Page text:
British luxury brand Mulberry posted a drop in annual profit on Wednesday on the back of start-up costs for its operations in Asia, as it announced a new business agreement in South Korea.
In the year to 31 March 2018, reported pre-tax profit fell to £6.9m from £7.9m after accounting for the costs relating to Asia, but revenue edged up 1% to £169.7m. Retail sales rose 3%, with the UK broadly flat and international sales 20% higher.
Chief executive Thierry Andretta said: "We have made significant progress during the year on our international strategy, creating new Mulberry subsidiaries in China, Hong Kong, Taiwan and Japan. We are also pleased to announce today the formation of a new majority owned venture to develop the business in South Korea. Our international business is growing and following the completion of this set up phase in Asia, we will focus on omni-channel, digital partnerships and marketing investment in the region.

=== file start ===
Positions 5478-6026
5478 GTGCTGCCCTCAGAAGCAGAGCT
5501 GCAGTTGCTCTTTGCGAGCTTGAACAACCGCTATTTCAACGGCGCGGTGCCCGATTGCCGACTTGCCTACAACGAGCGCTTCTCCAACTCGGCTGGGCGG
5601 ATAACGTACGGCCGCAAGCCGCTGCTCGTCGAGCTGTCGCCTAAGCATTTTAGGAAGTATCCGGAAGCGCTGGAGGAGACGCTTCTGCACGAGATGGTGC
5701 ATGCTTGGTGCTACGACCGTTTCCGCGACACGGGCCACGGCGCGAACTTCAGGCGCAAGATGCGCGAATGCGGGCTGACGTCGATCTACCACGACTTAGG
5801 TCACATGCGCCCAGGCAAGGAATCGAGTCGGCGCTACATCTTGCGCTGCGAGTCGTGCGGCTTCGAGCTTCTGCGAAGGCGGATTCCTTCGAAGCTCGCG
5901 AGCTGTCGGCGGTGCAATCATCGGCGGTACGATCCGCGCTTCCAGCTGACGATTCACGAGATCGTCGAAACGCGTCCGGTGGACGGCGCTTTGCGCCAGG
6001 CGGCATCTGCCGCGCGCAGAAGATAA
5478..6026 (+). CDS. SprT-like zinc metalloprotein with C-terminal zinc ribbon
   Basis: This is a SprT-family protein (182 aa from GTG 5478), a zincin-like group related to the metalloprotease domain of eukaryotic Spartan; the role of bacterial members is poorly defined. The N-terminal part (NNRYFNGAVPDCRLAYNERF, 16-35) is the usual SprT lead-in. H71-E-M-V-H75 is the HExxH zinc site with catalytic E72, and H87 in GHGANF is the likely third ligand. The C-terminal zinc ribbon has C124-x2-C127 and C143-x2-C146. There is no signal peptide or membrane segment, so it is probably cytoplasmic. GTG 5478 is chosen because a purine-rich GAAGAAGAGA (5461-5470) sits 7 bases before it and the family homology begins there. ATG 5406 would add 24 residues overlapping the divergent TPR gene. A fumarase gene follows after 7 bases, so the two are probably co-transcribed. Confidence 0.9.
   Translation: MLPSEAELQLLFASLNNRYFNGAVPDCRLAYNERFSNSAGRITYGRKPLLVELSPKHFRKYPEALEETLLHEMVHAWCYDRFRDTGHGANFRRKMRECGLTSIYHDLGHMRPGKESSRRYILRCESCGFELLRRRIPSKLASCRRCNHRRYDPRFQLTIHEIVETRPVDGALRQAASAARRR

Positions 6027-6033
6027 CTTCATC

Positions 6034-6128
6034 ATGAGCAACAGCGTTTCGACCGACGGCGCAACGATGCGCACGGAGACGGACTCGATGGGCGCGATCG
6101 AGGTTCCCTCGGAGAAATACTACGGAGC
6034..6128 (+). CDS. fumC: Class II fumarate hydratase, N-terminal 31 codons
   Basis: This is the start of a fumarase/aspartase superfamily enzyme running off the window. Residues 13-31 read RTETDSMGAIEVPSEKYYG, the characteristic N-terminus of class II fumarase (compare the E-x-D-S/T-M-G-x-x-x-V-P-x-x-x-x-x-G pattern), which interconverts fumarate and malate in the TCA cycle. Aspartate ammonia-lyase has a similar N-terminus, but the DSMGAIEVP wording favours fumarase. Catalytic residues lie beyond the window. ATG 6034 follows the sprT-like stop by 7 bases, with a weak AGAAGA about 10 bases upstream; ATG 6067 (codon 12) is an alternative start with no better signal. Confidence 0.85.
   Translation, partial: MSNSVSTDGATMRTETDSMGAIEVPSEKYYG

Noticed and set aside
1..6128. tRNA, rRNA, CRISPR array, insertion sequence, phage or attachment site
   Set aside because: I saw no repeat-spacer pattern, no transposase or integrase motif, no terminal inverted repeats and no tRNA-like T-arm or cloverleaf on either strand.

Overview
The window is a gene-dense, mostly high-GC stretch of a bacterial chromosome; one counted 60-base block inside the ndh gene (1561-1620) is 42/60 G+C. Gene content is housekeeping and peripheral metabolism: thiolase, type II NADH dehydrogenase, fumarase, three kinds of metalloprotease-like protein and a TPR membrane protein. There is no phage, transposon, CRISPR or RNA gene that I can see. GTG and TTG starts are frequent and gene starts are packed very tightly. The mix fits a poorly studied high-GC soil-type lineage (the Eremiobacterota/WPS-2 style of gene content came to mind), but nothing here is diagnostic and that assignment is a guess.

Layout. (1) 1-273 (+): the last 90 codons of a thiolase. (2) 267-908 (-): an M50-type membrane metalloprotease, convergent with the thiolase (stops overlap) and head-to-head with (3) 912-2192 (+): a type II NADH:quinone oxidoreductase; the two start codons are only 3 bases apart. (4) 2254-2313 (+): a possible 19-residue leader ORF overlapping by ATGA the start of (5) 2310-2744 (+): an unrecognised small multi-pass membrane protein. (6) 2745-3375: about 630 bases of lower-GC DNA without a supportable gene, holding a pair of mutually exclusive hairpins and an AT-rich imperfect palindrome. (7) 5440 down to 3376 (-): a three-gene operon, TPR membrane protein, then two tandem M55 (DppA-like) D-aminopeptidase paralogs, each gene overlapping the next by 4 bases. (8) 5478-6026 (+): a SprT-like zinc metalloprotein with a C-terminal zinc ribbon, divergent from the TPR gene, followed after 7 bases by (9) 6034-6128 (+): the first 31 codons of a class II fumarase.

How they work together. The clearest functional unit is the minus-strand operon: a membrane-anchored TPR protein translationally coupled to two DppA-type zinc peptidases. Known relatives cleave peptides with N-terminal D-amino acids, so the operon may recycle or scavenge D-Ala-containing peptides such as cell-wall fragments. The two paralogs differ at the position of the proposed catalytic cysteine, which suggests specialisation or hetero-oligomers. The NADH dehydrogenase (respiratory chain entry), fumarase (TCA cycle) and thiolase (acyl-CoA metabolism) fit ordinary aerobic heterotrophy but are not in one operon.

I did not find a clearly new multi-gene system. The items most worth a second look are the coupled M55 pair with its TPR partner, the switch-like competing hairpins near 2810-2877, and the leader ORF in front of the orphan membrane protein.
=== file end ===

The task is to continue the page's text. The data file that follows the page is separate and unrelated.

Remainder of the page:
"Following another period of cash generation, our balance sheet is strong. Although the UK market remains challenging, we will continue to invest in our strategy to develop Mulberry into a global luxury brand to deliver increased shareholder value."
As far as current trading is concerned, the company said retail like-for-like sales were down 7% in the 10 weeks to 2 June as growth in international markets was offset by weakness in the UK. International retail sales were up 1% but UK sales were 9% lower as the retail environment became more challenging, with lower domestic footfall and a reduction in tourists since January 2018.
Also on Wednesday, Mulberry said it was joining up with SHK to form a new majority=owned entity to operate the group's business in South Korea.
Mulberry will own 60% of the share capital of the newly-created entity, while SHK will own the rest.
The new business - Mulberry Korea - is expected to start trading by autumn 2018. The group reckons it will incur costs of £3m during the year to set up the business, which will be based in Seoul.